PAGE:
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PLoS One. 2015 Jul 14;10(7):e0133163. doi: 10.1371/journal.pone.0133163. eCollection 2015.

Cost-Effectiveness of a Diabetes Pay-For-Performance Program in Diabetes Patients with Multiple Chronic Conditions.

Author information

1
Department of Public Health, Kaohsiung Medical University, Kaohsiung, Taiwan.
2
Division of HIV/AIDS and TB, Centers for Disease Control, Taipei, Taiwan.
3
Center for Lipid and Glycomedicine Research and College of Medicine, Kaohsiung Medical University, Kaohsiung, Taiwan; Division of Endocrinology and Metabolism, Kaohsiung Medical University Hospital, Kaohsiung, Taiwan.
4
Department of Healthcare Administration and Medical Informatics, Kaohsiung Medical University, Kaohsiung, Taiwan.
5
Department of Healthcare Administration and Medical Informatics, Kaohsiung Medical University, Kaohsiung, Taiwan; Department of Business Administration, National Sun Yat-Sen University, Kaohsiung, Taiwan.

Abstract

Pay for performance (P4P) has been used as a strategy to improve quality for patients with chronic illness. Little was known whether care provided to individuals with multiple chronic conditions in a P4P program were cost-effective. This study investigated cost effectiveness of a diabetes P4P program for caring patients with diabetes alone (DM alone) and diabetes with comorbid hypertension and hyperlipidemia (DMHH) from a single payer perspective in Taiwan. Analyzing data using population-based longitudinal databases, we compared costs and effectiveness between P4P and non-P4P diabetes patient groups in two cohorts. Propensity score matching (PSM) was used to match comparable control groups for intervention groups. Outcomes included life-years, quality-adjusted life-years (QALYs), program intervention costs, cost-savings and incremental cost-effectiveness ratios (ICERs). QALYs for P4P patients and non-P4P patients were 2.80 and 2.71 for the DM alone cohort and 2.74 and 2.66 for the DMHH patient cohort. The average incremental intervention costs per QALYs was TWD$167,251 in the DM alone cohort and TWD$145,474 in the DMHH cohort. The average incremental all-cause medical costs saved by the P4P program per QALYs were TWD$434,815 in DM alone cohort and TWD$506,199 in the DMHH cohort. The findings indicated that the P4P program for both cohorts were cost-effective and the resulting return on investment (ROI) was 2.60:1 in the DM alone cohort and 3.48:1 in the DMHH cohort. We conclude that the diabetes P4P program in both cohorts enabled the long-term cost-effective use of resources and cost-savings, especially for patients with multiple comorbid conditions.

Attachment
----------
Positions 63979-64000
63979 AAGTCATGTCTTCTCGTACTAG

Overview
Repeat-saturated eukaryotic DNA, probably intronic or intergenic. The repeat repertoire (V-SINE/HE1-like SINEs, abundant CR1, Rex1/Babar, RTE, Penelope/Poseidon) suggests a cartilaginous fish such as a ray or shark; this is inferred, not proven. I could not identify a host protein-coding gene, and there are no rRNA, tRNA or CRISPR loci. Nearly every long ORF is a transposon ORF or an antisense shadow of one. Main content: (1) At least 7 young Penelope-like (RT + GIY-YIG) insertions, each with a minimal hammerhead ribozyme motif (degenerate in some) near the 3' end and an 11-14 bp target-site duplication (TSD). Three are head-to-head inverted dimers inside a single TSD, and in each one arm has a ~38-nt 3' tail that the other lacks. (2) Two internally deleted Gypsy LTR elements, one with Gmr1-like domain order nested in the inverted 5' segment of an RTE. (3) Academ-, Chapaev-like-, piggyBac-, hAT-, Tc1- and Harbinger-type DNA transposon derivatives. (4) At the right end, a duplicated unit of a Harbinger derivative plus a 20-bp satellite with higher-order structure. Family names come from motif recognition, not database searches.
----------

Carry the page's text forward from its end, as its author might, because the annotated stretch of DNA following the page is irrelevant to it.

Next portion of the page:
PMID:
26173086
PMCID:
PMC4501765
DOI:
10.1371/journal.pone.0133163
[Indexed for MEDLINE]
Free PMC Article

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